I have known Bob Kornecki for more than 20 years, and relied on his counsel when he worked for Edelman and Burson-Marsteller. He’s now sharing his PR wisdom in the classroom and via a must-read book for all people pursuing careers in this profession–How to Thrive in the Public Relations Business. Bob’s 35 practical tips in this book will save you a lot of time in figuring out how to succeed in this great profession. I asked Bob to provide three top-of-mind recommendations for individuals seeking PR careers, and here are his insightful suggestions. -Ron
PR Veteran Bob Kornecki
Since last summer, I’ve had roughly 100 students in PR and organizational communication classes at Loyola University Chicago and Northern Illinois University. In addition to espousing the practical success tips offered in my book, I’d freely offer students seriously interested in a career in public relations the following advice:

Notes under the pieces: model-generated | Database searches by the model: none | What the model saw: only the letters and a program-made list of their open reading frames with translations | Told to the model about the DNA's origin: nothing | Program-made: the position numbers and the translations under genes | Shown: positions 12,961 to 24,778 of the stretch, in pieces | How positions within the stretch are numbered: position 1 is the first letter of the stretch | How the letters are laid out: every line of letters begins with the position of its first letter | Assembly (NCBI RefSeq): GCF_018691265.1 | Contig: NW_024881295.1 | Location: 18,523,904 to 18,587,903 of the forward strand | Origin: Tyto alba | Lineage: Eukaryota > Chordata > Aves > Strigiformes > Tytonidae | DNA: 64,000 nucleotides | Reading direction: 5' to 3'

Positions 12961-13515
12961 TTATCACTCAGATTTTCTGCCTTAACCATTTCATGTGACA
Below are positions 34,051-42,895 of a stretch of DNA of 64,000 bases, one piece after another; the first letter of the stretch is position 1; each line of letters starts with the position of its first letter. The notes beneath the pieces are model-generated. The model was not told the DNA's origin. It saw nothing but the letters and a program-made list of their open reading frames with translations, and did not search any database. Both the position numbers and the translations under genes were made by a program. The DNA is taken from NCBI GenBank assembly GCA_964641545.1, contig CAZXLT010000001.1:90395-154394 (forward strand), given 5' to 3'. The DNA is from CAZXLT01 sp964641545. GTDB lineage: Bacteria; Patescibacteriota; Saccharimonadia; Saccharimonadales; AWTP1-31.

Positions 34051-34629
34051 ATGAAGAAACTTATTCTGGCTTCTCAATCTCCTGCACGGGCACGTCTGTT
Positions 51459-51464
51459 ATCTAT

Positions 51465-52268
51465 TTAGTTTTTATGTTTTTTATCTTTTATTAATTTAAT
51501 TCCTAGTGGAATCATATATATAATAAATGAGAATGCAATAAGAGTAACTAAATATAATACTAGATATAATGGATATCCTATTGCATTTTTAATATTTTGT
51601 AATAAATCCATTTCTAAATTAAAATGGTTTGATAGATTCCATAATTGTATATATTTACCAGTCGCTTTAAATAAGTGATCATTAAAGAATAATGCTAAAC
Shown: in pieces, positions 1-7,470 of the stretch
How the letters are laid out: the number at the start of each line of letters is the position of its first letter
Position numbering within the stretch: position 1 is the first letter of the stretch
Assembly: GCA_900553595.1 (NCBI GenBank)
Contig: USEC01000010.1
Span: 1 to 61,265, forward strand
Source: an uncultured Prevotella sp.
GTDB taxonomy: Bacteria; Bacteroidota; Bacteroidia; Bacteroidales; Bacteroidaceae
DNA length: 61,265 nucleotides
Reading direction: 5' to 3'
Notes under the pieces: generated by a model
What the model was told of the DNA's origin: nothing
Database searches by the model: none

1. Do some serious soul-searching about the kind of industry and public relations experience that you think you will find particularly gratifying, and start developing a deeper knowledge base now that will help differentiate you during the interviewing process. Then pursue associated internships and job opportunities with a vengeance, not with the typical “hope and wish” that you’ll be able to land a job – any job – to gain practical experience.2. When you have an opportunity to interact with professionals who have “been there and done that,” don’t be shy. Be bold enough to ask questions, question assertions and assert some individual authority. Professionals are taking time out of their business schedules not only to share their experiences and expertise but to listen and learn from the next generation of practitioners. Take full advantage of their time and talent. You actually might impress them enough to earn consideration for a job interview.3. Prove that you are as Internet-savvy as you would have the “old guard” believe. Demonstrate your knowledge and strategic use of new digital media in all that you do, whether it’s for a classroom homework assignment or in developing ideas for a client presentation. The future of public relations is undergoing some radical shifts. There’s no time like the present to step up to the challenge and lead the industry on a path toward continuous growth and innovation.